CAMD Video: Click here. (Requires RealPlayer)
(Shows how CAMD interfaces with LSU's science and engineering departments and external collaborators.)
The J. Bennett Johnston, Sr., Center for Advanced Microstructures and Devices (CAMD), is named for the father of its congressional sponsor, Senator J. Bennett Johnston, Jr. of Louisiana.
CAMD is a synchrotron radiation research center at Louisiana State University in Baton Rouge. The mission of CAMD is to provide infrastructure for research and education in synchrotron-based science and technology. The facility was built with a $25-million grant from the U.S. Department of Energy and is currently operating with an annual state-provided budget of $4 million. The heart of the facility is a 1.5 GeV electron storage ring that was built exclusively to provide synchrotron radiation. Research in basic sciences and microfabrication is conducted by scientist and engineers from Louisiana universities, along with distinguished scientists from national and international institutions.
CAMD is the only state-funded synchrotron facility in the U.S. The spirit of the state appropriation is that LSU operate CAMD to benefit researchers in Louisiana in the areas of basic and applied sciences, particularly in developing technologies associated with microstructures and devices. By providing X-rays and equipment, as well as a principal part of the technological expertise, CAMD forms a nucleus for the development of strong programs in microfabrication, materials science and other targeted areas of scientific and technological exploration. This nucleus attracts scientists and engineers from Louisiana, across the U.S. and nations around the world. These individuals, along with the CAMD staff, provide the base of expertise necessary for technological development.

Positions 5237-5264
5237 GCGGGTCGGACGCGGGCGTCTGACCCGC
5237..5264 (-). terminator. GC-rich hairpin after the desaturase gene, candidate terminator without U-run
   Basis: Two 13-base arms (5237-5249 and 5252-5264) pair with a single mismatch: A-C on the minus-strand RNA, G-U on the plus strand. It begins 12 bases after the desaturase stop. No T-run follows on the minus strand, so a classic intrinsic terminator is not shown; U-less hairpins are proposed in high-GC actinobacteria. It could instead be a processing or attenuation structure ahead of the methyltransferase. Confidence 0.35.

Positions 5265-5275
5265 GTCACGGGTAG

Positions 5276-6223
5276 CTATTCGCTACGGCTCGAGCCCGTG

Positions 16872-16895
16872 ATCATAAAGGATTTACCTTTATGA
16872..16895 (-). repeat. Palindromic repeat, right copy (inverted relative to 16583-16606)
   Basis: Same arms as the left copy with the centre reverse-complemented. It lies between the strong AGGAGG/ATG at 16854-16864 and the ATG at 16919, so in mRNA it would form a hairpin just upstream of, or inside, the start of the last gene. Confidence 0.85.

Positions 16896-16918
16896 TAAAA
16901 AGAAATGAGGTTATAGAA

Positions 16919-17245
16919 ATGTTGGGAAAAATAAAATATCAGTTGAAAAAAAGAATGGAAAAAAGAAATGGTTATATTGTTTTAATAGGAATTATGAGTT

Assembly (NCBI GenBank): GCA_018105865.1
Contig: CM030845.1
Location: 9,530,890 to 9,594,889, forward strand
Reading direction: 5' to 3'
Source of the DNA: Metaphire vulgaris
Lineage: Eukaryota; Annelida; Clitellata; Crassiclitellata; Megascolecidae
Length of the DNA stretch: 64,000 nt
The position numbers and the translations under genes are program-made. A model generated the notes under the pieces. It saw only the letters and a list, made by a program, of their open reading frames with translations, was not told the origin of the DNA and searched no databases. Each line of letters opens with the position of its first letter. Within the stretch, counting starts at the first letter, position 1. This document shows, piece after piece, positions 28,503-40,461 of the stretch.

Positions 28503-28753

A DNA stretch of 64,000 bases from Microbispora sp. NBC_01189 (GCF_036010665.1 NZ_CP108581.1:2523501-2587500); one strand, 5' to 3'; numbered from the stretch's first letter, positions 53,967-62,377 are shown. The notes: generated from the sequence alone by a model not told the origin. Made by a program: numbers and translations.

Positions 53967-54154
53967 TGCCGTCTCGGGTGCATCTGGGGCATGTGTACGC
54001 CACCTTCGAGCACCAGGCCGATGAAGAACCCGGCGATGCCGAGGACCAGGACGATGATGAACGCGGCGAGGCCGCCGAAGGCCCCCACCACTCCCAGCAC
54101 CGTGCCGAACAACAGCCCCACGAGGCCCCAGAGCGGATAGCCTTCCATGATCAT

The Electron Storage Ring
The centerpiece of the CAMD facility is a normal-conducting electron storage ring optimized for the production of soft X-rays. The machine is a low-energy-injected (200 MeV) Chasman-Green lattice designed to operate in the range of 1.2 - 1.5 GeV. The ring includes eight bending magnets with a radius of 2.928m. The dipole magnet chambers have two ports emitting > 70 mrad of synchrotron radiation each. Two straight sections are available for insertion devices, with one currently occupied by a superconducting wiggler.
Electron Storage Ring Parameters
Beam Energy (GeV) 1.3 / 1.5
Beam Current (mA) 300 / 150
Bending radius (meters) 2.928
Critical wavelength 7.45 / 4.85
Critical Energy (keV) 1.66 / 2.56
Beam half-life (hours) 9.5 / 6
Harmonic number 92
Radiative power (watts/mrad/mA) 0.014 / 0.024
Injection energy (MeV) 200
Natural emittance (m-rad) ~2x10-7
Electron-beam width (mm) ~0.6
Electron-beam height (mm) ~0.15
The wiggler consists of a 3-pole superconducting magnet with a maximum field of 7 T at the central pole and 1.55 T at the side poles. The horizontal deviation of the electron beam orbit at the central pole is equal to zero due to compensation of the beam trajectory realized by the superconducting magnet together with two normal conducting correctors at 0.6 T. Therefore, the magnetic-field strength of the central pole can be set to any value between zero and its maximum with the location of the source point fixed. This allows the critical wavelength to be tuned to a particular experiment.
CAMD's basic science research programs span a wide range of disciplines, including physics, chemistry, materials science and geology. Research thrusts include studies of thin-film magnetic alloys, catalysts, polymer/organic materials, and clay minerals, utilizing techniques including photoelectron spectroscopy, gas-phase photoionization and fluorescence spectroscopy, X-ray absorption spectroscopy, X-ray microspectroscopy and tomography.